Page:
Cheyenne - History and Cultural Relations
Cheyenne history and cultural relations are linked to their shifting adaptations from a woodland people to equestrian nomads on the Great Plains. Although the Cheyenne have never been associated with a specific archaeological focus, oral tradition and ethnohistorical evidence confirm that the protohistoric Cheyenne occupied the woodland-prairie Country of the upper Mississippi Valley, where they inhabited semisedentary villages located along lakes and rivers. As early as 1680, the Cheyenne initiated contact with the French in an attempt to establish trade relations. Their desire for trade provoked attacks from the Sioux and Chippewa, who were competing for domination. Outnumbered and possessing no firearms, the Cheyenne were forced westward into the Minnesota Valley and eventually onto the northeastern plains. On the plains, the Cheyenne established at least twelve fortified earthlodge villages along the Sheyenne and Missouri rivers. Allied with the Mandan and Arikara, they continued to war with the Chippewa, Assiniboin, and expanding Sioux. During this period, the Cheyenne incorporated the So'taa'e, intermarried Arikara, and the Moiseyu, a Siouan group from Minnesota. Although forced out of the Great Lakes fur Market, the Cheyenne continued to trade, serving as middlemen between more westwardly nomadic Plains groups and the Missouri River village people. Between 1742 and 1770, the Cheyenne acquired horses and became equestrian nomads. By 1820, the Cheyenne had stabilized their geographical and political position in the Black Hills region, allying themselves with the Arapaho and Oglala. From here, the tribe expanded in a southwesterly direction. Their separation into northern and southern divisions began as early as 1790 and was accelerated in the 1830s by the establishment of Bent's Fort on the Arkansas River and Fort William on the North Platte River.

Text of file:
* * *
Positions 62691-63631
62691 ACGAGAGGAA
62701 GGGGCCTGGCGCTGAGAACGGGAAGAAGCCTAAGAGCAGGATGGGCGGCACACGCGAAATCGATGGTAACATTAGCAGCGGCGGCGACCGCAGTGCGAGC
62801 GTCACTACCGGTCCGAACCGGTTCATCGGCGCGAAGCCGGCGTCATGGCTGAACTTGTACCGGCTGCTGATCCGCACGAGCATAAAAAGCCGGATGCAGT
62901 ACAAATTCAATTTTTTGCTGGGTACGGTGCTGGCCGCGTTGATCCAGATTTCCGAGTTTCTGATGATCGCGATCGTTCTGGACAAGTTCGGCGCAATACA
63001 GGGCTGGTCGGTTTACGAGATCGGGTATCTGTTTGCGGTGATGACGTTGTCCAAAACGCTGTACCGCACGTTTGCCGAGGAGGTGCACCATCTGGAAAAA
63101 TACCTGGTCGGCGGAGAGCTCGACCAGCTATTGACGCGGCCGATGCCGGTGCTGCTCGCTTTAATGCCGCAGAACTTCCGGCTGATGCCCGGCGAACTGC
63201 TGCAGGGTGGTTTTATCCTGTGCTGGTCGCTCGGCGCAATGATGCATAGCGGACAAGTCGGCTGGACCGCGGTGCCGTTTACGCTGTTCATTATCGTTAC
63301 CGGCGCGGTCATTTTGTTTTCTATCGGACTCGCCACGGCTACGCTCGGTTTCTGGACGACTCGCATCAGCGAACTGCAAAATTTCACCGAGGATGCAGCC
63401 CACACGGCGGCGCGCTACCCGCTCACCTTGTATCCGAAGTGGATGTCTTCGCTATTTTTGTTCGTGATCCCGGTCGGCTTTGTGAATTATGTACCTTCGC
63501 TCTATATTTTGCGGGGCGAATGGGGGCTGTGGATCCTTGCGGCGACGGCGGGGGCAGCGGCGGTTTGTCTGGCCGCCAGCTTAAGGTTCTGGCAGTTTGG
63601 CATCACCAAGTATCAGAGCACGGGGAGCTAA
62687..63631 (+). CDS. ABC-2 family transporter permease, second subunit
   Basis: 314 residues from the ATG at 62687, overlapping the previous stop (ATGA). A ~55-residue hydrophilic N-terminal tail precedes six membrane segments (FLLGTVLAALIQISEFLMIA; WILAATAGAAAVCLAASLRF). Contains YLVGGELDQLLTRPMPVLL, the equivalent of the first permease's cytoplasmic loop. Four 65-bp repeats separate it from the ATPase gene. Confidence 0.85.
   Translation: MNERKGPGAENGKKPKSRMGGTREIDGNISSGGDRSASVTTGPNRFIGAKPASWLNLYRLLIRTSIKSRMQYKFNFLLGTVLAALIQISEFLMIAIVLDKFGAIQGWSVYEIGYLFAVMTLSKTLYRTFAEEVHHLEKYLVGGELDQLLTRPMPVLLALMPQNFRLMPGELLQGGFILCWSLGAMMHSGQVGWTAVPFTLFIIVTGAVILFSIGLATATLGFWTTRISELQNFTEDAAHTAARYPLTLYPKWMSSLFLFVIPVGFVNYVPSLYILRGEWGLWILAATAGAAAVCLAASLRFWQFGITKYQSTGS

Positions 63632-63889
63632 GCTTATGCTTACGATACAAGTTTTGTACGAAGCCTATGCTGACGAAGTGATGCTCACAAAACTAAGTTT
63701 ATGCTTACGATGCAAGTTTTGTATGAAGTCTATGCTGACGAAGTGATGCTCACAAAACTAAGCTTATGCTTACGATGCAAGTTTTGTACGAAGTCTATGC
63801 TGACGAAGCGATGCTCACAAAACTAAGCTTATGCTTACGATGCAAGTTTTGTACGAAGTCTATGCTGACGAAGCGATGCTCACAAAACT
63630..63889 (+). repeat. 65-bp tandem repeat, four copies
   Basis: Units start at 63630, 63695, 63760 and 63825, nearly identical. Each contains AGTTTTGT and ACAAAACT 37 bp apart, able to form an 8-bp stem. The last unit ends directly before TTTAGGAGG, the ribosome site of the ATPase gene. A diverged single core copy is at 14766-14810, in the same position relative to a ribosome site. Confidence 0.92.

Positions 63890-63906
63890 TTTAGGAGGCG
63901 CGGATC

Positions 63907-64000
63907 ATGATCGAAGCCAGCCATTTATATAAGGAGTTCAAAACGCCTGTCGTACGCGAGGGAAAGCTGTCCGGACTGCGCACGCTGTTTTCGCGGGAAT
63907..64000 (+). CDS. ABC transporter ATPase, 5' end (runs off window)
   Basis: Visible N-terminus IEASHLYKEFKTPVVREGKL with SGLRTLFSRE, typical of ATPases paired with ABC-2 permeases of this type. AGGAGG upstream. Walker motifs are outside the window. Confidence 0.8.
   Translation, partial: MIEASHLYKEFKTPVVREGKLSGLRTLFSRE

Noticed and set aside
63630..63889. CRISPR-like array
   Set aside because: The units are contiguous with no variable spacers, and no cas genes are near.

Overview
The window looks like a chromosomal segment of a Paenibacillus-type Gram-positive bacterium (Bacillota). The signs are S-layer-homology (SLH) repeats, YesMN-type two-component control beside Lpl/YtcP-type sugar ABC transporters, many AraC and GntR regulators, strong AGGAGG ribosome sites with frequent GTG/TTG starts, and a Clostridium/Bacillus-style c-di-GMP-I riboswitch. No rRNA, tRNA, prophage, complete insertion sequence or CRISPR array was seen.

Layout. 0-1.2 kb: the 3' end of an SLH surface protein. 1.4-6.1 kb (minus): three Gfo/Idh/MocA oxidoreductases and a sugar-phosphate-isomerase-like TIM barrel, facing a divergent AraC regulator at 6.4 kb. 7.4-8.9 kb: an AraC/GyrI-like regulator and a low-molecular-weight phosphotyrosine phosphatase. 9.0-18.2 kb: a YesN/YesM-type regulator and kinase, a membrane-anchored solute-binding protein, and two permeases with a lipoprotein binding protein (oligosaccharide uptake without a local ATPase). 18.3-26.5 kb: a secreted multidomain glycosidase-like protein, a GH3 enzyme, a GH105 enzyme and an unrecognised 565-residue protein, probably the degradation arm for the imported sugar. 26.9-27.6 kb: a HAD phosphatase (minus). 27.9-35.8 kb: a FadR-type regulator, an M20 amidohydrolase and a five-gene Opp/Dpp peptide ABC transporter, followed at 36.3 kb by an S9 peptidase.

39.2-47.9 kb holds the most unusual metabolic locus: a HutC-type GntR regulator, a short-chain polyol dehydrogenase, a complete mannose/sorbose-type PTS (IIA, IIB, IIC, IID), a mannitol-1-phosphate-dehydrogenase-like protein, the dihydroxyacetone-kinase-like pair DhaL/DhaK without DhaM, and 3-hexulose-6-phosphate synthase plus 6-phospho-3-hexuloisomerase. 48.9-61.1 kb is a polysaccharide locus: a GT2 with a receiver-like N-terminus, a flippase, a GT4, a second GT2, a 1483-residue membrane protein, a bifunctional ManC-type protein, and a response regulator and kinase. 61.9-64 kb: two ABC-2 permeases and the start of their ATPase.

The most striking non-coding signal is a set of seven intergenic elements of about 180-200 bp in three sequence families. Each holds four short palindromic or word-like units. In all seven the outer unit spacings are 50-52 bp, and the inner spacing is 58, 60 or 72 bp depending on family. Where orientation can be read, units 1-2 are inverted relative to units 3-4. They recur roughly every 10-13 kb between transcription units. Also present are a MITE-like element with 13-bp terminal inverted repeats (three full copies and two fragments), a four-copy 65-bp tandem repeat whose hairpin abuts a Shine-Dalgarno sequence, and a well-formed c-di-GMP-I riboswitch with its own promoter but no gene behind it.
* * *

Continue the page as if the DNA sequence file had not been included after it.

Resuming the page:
Formal relations with the U.S. government was marked by the signing of the 1825 Friendship Treaty and White-Cheyenne relations were generally amicable until the 1840s. During this decade, the Cheyenne witnessed a flood of Whites migrating along the Oregon Trail and the destruction of their environment and bison herds; they also contracted infectious diseases at this time. The Cheyenne and their allies responded by conducting a series of minor raids. To end Indian-Indian and Indian-White hostilities, the U.S. government negotiated the Treaty of 1851, making the division Between the Northern and Southern Cheyenne permanent. The reduction of their land base, the continuing invasion of Whites, and the construction of forts prompted the Cheyenne to fight. For the next twenty-five years, they waged war against the U.S. military and White settlers; the Southern Cheyenne surrendered in 1875 and Northern Cheyenne resistance ended in 1879. With the Southern Cheyenne settled on their reservation, the U.S. government attempted to reconsolidate the tribe by forcibly removing the Northern Cheyenne to Indian Territory. Culturally alienated, starving, and infected with dysentery, measles, and malaria, 257 Northern Cheyenne broke out and avoided capture until crossing the North Platte River. There they divided into two bands, both of which were eventually captured, with the remnants allowed to relocate in 1881 from Indian Territory to Pine Ridge Agency. In 1884, the Tongue River Reservation was established by executive order in southeastern Montana and all the Northern Cheyenne were reunited. In 1892 the Southern Cheyenne-Arapaho Reservation was dissolved through allotment. The Northern Cheyenne Reservation was allotted in 1932, although the land was never opened to White homesteading, thus preserving the integrity of the Reservation. Presently, both tribes continue to struggle to establish the legal and cultural rights they have lost over the centuries.